Get Windows 10 – register for a free upgrade. What’s it about, and what to do?

Get Windows 10 Free UpgradeTL;DR* No need to take action yet, Windows 10 comes out 29th July and the free upgrade is valid for a year.

Most of us Windows 7 and Windows 8 users are getting “get Windows 10” pop-ups inviting us to register for a free upgrade to Windows 10. If you don’t have a pop-up yet, don’t worry, you will be eligible for an upgrade at some point.

Windows 7 and Windows 8 users will have the chance to upgrade to Windows 10 for free when it comes out on 29th July. Microsoft is trying to get people to register for the free upgrade before it’s released; it’s just a marketing ploy. Whether or not you want to upgrade is up to you, it depends on whether you want the new features of Windows 10.

If you do decide to upgrade, there are two options; and “in-place upgrade” which (supposedly) leaves your files and software on the computer, or a “fresh install” where you backup your data (documents, photos, etc), wipe the hard disk, do a fresh install of Windows 10, install your software again, restore your data. For previous upgrades to Windows it was recommended that you do a “fresh install” to minimize the risk of things not working properly afterwards, and I expect that will be the best option for most people for Windows 10 too. In any case, I would recommend a backup of your data first. Also remember that some older software and hardware such as printers may not work with Windows 10.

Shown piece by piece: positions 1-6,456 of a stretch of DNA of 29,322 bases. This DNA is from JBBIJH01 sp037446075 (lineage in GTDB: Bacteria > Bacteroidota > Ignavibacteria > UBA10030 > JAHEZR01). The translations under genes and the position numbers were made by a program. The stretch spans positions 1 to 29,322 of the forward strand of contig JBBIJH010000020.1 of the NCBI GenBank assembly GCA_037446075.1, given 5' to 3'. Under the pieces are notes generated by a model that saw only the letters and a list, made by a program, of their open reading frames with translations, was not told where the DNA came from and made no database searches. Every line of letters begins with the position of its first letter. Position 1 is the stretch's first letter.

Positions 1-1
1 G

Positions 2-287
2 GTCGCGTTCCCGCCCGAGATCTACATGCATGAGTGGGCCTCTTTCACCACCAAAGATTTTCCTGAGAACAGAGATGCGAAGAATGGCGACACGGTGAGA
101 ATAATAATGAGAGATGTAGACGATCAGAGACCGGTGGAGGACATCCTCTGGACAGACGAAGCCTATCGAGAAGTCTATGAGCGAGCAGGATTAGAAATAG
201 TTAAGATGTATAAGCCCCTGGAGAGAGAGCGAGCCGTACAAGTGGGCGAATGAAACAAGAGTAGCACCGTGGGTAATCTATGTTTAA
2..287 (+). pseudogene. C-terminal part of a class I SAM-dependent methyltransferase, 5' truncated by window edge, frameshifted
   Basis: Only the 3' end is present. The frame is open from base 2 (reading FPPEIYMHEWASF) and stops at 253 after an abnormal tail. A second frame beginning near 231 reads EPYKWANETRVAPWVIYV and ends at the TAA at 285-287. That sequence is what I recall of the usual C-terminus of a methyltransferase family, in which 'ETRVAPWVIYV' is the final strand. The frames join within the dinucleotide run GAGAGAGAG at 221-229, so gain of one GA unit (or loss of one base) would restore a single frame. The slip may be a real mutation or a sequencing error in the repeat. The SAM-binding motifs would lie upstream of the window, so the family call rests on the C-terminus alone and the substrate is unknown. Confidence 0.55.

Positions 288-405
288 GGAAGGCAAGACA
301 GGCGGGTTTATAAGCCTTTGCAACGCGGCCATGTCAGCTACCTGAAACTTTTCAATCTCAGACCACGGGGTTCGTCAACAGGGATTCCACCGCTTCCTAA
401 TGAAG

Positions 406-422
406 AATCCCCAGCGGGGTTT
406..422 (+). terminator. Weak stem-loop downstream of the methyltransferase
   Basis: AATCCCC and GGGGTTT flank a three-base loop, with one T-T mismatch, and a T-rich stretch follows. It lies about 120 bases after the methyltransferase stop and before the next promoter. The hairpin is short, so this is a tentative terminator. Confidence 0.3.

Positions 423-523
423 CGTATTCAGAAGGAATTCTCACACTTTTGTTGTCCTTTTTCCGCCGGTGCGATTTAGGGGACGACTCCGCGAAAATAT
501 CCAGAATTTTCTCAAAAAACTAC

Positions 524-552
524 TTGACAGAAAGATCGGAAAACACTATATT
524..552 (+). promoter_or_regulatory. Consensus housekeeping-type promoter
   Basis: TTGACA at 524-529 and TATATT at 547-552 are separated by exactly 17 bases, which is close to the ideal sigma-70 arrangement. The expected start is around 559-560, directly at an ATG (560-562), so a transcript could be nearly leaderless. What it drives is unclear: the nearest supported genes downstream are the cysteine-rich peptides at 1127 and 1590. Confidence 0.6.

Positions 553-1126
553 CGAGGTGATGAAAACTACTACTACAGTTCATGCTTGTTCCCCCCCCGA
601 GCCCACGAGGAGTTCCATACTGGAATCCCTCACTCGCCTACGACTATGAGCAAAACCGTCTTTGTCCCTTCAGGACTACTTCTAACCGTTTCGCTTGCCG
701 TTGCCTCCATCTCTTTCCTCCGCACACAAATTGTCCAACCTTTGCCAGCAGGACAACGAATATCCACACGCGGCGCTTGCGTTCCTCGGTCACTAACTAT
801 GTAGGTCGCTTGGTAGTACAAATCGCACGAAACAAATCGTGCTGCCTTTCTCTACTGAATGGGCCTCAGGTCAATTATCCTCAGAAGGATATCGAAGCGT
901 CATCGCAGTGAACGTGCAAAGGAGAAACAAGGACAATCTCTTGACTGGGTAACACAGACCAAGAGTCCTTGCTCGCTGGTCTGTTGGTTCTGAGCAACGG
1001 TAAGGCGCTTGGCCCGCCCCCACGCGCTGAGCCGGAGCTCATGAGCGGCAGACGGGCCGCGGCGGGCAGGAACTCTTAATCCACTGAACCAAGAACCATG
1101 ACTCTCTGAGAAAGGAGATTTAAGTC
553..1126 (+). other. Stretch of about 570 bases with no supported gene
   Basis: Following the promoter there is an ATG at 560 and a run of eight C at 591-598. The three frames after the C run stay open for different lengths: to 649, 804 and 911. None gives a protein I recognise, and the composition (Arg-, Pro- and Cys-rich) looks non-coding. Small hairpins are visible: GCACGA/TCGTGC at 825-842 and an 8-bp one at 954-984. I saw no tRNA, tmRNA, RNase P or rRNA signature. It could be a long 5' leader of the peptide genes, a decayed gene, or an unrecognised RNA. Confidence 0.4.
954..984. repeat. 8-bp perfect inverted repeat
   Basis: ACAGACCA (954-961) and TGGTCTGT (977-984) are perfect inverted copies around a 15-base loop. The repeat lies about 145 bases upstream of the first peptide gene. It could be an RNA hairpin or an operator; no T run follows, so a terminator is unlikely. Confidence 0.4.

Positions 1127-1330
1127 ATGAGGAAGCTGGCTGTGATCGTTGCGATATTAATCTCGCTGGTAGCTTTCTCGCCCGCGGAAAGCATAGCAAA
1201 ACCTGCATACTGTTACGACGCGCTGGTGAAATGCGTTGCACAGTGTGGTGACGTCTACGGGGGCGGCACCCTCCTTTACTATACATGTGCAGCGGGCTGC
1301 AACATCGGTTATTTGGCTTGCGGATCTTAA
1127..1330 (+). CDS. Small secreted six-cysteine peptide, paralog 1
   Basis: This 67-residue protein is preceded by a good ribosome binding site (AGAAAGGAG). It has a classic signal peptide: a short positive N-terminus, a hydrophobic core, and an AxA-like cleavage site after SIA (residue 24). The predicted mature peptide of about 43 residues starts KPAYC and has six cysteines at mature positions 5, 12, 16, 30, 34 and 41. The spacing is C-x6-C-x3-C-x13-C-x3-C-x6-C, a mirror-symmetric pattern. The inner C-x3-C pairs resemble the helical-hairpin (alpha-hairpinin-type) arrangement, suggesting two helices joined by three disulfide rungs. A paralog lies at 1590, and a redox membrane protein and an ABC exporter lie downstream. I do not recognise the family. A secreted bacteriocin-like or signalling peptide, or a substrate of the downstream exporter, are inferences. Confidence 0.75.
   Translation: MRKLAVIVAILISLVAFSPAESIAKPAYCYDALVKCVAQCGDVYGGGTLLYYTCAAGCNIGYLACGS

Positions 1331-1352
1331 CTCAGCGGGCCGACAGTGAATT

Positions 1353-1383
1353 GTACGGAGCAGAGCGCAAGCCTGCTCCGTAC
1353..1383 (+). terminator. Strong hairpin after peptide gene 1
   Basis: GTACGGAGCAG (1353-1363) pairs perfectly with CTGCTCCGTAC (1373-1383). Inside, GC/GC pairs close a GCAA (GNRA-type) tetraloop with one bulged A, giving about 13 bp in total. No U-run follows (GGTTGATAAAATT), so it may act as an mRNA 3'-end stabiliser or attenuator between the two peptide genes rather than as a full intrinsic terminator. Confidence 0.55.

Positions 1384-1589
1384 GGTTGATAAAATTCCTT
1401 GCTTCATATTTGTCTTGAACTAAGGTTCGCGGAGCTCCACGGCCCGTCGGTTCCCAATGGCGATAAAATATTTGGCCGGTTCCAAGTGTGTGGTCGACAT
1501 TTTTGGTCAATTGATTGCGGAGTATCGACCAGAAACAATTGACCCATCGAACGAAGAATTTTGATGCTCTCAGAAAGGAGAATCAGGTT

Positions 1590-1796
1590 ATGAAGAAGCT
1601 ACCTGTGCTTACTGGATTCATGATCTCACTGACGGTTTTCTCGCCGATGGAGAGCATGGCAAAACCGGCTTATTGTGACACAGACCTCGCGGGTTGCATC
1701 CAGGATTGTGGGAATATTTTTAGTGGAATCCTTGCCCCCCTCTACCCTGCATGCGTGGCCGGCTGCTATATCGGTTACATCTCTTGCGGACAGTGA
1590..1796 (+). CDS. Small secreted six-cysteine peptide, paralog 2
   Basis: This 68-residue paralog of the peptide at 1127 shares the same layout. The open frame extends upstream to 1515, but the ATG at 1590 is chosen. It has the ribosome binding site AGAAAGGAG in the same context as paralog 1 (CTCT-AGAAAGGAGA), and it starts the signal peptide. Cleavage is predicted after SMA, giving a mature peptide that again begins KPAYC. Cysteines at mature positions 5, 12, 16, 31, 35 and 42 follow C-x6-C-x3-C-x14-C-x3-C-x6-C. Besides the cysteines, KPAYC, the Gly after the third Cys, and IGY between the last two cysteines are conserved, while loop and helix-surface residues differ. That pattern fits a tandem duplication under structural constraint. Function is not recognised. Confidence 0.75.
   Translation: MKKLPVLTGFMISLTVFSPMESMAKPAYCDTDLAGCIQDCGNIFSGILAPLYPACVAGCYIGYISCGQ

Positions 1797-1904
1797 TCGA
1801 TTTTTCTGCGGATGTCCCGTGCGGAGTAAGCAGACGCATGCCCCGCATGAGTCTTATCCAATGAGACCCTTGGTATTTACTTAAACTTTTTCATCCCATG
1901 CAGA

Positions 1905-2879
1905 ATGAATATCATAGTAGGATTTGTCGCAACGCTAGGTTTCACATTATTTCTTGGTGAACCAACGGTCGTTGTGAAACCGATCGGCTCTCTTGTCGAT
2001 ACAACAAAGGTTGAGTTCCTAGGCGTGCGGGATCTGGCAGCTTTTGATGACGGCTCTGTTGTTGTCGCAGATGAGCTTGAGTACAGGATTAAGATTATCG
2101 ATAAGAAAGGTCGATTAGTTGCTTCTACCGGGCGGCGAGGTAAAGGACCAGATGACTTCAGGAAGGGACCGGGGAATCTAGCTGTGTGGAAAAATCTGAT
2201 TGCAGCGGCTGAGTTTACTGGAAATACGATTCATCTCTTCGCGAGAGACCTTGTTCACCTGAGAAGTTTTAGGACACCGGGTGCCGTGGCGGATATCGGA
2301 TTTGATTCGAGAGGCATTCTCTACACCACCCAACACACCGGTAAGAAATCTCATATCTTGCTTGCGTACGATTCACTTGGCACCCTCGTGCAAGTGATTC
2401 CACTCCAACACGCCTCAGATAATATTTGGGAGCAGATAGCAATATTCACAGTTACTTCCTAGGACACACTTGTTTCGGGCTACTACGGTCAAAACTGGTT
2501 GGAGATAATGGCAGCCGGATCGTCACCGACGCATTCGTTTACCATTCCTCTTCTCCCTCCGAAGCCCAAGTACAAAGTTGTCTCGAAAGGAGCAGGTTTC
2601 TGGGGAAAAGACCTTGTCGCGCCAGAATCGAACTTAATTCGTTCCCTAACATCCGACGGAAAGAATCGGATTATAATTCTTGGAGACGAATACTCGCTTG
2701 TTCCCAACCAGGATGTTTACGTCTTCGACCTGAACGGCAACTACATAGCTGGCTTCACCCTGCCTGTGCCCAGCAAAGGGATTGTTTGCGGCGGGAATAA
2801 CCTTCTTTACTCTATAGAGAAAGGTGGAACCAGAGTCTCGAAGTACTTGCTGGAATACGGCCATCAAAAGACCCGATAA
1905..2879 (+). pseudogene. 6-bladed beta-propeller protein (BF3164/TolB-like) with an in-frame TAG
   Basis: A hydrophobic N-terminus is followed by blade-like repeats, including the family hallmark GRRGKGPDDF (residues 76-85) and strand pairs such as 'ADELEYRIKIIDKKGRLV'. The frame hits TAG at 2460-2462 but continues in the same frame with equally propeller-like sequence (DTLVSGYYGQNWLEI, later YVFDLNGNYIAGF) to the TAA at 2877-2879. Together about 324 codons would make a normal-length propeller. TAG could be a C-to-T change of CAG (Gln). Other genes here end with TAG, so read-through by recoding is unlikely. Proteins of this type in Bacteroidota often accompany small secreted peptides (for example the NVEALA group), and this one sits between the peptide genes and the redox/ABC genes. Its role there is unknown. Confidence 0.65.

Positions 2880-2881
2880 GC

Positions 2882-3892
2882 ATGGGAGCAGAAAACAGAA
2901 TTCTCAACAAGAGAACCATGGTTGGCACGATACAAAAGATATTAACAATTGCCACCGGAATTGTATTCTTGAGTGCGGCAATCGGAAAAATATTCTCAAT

So, what should you do now? I suggest you do nothing at the moment, but registering for the upgrade doesn’t commit you to the upgrade (I think). The free upgrade will be available for a year anyway. I would recommend waiting until Windows 10 has been installed by many more people and most of the bugs have been fixed. Then, if you want to upgrade, do so when you’re not likely to need the computer for a week in case there are problems.

When you do decide to upgrade, make sure you take your time, and maybe call in a professional to make sure it goes smoothly.

* TL;DR stands for Too Long, Didn’t Read. The tl;dr label is sometimes used constructively by an author to introduce a short summation of a longer piece, as I have here.

Leave a Reply

Fill in your details below or click an icon to log in:

WordPress.com Logo

You are commenting using your WordPress.com account. Log Out / Change )

Twitter picture

You are commenting using your Twitter account. Log Out / Change )

Facebook photo

You are commenting using your Facebook account. Log Out / Change )

Google+ photo

You are commenting using your Google+ account. Log Out / Change )

Connecting to %s